## Issue

I’ve noticed some strange behaviour in `preprocess_input`

, a function used to preprocess images to normalise values correctly for the specific pre-trained network you are using.

After several hours of debugging, it appears that when a tensor is used as an input, the input tensor is unmodified, and it returns the processed input as a new tensor:

```
tensor = tf.ones(3)*100
print(tensor)
tensor2 = tf.keras.applications.mobilenet_v2.preprocess_input (tensor)
print(tensor)
print(tensor2)
```

returns

```
tf.Tensor([100. 100. 100.], shape=(3,), dtype=float32)
tf.Tensor([100. 100. 100.], shape=(3,), dtype=float32)
tf.Tensor([-0.21568626 -0.21568626 -0.21568626], shape=(3,), dtype=float32)
```

However when doing the exact same thing but with a numpy array as input, apart from returning the processed version as a new array, *the original array is changed to be the same as the new array*:

```
array = np.ones(3)*100
print(array)
array2 = tf.keras.applications.mobilenet_v2.preprocess_input (array)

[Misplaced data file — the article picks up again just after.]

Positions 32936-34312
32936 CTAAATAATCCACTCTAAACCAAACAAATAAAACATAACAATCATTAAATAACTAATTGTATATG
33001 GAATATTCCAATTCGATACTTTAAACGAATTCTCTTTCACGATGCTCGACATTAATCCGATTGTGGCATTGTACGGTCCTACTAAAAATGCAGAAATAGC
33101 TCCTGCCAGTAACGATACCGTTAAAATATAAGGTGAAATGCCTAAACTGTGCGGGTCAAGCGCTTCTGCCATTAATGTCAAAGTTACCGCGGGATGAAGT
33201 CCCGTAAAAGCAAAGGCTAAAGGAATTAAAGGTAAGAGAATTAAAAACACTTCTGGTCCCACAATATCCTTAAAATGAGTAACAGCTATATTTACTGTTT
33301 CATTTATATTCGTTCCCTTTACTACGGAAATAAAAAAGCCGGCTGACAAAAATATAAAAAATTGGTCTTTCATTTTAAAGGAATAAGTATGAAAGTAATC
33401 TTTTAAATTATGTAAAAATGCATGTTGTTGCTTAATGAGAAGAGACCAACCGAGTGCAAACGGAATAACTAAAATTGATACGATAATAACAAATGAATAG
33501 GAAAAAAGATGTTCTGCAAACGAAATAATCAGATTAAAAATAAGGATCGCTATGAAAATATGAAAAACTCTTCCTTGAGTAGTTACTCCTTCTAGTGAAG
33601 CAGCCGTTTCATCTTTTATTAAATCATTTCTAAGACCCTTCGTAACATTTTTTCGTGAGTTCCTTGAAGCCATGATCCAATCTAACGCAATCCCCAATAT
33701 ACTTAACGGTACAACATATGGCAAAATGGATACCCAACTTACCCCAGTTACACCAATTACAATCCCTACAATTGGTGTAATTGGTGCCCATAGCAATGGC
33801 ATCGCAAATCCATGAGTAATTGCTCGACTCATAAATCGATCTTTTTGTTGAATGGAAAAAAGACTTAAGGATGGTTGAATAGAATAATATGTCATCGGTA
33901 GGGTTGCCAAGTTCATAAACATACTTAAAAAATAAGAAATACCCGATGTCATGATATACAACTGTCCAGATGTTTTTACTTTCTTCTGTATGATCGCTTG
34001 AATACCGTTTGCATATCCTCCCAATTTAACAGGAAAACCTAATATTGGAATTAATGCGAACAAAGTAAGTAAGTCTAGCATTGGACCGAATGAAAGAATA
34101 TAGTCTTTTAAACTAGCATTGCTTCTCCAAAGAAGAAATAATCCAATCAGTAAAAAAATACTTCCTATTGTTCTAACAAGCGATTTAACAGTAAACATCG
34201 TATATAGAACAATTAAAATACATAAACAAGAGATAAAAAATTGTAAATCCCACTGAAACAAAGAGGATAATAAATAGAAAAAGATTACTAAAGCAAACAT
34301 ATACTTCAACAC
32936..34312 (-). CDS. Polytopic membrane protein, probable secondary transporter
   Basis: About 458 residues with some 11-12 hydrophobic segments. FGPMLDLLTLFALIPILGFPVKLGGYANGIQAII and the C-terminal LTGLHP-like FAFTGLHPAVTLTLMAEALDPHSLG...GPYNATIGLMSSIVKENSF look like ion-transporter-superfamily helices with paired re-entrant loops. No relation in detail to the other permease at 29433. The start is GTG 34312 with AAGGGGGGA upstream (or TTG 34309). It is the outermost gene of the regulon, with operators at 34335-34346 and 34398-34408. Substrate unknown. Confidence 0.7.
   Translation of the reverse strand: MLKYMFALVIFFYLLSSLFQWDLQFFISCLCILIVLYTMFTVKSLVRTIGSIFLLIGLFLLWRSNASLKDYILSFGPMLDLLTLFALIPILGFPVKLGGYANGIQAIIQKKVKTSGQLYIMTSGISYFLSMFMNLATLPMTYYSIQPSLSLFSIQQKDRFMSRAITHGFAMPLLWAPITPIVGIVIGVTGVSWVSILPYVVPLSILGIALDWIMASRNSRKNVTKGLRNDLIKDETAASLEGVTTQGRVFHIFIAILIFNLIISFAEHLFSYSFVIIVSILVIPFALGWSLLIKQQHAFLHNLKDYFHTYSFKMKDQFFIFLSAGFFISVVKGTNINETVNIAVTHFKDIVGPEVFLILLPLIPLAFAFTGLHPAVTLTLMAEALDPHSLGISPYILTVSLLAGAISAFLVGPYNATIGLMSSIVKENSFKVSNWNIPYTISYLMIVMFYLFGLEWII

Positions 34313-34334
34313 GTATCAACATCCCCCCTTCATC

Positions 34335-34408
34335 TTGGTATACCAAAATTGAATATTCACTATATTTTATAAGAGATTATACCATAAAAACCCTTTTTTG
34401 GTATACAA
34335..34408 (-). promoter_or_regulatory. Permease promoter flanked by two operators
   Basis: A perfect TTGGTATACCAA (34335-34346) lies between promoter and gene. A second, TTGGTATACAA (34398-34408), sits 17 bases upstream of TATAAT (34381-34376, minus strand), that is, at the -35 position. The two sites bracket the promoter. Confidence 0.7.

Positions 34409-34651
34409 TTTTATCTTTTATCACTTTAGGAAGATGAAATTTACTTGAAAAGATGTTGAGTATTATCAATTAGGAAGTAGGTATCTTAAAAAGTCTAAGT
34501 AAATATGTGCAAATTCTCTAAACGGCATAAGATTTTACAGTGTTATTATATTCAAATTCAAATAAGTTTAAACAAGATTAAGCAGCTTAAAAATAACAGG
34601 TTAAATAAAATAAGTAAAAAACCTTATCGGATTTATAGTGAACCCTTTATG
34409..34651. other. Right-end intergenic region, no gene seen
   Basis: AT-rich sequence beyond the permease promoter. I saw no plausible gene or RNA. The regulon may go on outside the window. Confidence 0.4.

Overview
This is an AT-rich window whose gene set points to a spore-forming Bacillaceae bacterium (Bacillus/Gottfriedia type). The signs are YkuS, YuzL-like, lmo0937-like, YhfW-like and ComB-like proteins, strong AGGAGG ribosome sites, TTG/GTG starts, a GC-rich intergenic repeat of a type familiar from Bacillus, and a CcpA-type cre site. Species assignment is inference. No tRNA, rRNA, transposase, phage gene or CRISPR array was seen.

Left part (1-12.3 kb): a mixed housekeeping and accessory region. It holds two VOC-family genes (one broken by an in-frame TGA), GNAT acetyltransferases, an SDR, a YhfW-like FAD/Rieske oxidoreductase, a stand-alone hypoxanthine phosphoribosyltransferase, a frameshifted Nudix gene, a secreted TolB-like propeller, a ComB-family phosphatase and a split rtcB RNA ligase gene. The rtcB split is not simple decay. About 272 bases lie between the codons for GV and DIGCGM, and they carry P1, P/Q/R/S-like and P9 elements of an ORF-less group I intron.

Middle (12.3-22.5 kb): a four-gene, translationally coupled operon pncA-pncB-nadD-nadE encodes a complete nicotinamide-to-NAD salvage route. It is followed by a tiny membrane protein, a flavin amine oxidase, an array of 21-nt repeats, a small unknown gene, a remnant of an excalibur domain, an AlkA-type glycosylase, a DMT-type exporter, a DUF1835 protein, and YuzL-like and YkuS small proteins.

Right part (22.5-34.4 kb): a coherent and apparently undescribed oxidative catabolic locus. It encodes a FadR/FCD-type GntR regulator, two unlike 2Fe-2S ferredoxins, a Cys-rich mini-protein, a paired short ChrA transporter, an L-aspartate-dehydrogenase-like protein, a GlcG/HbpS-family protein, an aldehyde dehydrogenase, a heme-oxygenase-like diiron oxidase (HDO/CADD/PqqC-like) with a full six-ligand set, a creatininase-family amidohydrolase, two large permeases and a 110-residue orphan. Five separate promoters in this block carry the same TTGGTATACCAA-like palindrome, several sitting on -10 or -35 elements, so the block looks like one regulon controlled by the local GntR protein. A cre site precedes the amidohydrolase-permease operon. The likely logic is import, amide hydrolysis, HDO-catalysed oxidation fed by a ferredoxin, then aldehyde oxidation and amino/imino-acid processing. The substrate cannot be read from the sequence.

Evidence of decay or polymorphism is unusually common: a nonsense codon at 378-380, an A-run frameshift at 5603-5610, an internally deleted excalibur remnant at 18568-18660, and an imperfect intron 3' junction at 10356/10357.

print(array)
print(array2)
array+=1
print(array)
print(array2)
```

returns

```
[100. 100. 100.]
[-0.21568627 -0.21568627 -0.21568627] # <== input has changed!!!
[-0.21568627 -0.21568627 -0.21568627]
[0.78431373 0.78431373 0.78431373]
[0.78431373 0.78431373 0.78431373] # <== further changes to input change output
```

Three questions:

- Why is behaviour not uniform?
- Why is it considered beneficial for the original array to be changed?
- Why does preprocess_input both return the new values and also modify in-place – isn’t it usually one or the other, doing both is confusing…

## Solution

To be fair the docs do mention this behaviour:

The preprocessed data are written over the input data if the data

types are compatible. To avoid this behaviour, numpy.copy(x) can be

used.

So that kind of answers Q1 – tensors are immutable, so can’t be overwritten, as opposed to np arrays which are mutable so can be changed in-place.

Note: this isn’t a great answer – if this function will be used a lot on tensors, surely its behaviour should be fixed such that even on arrays it will behave the same. I.e. it shouldn’t *ever* change the input, so it behaves uniformly and people will know what to expect.

Answered By – gnoodle

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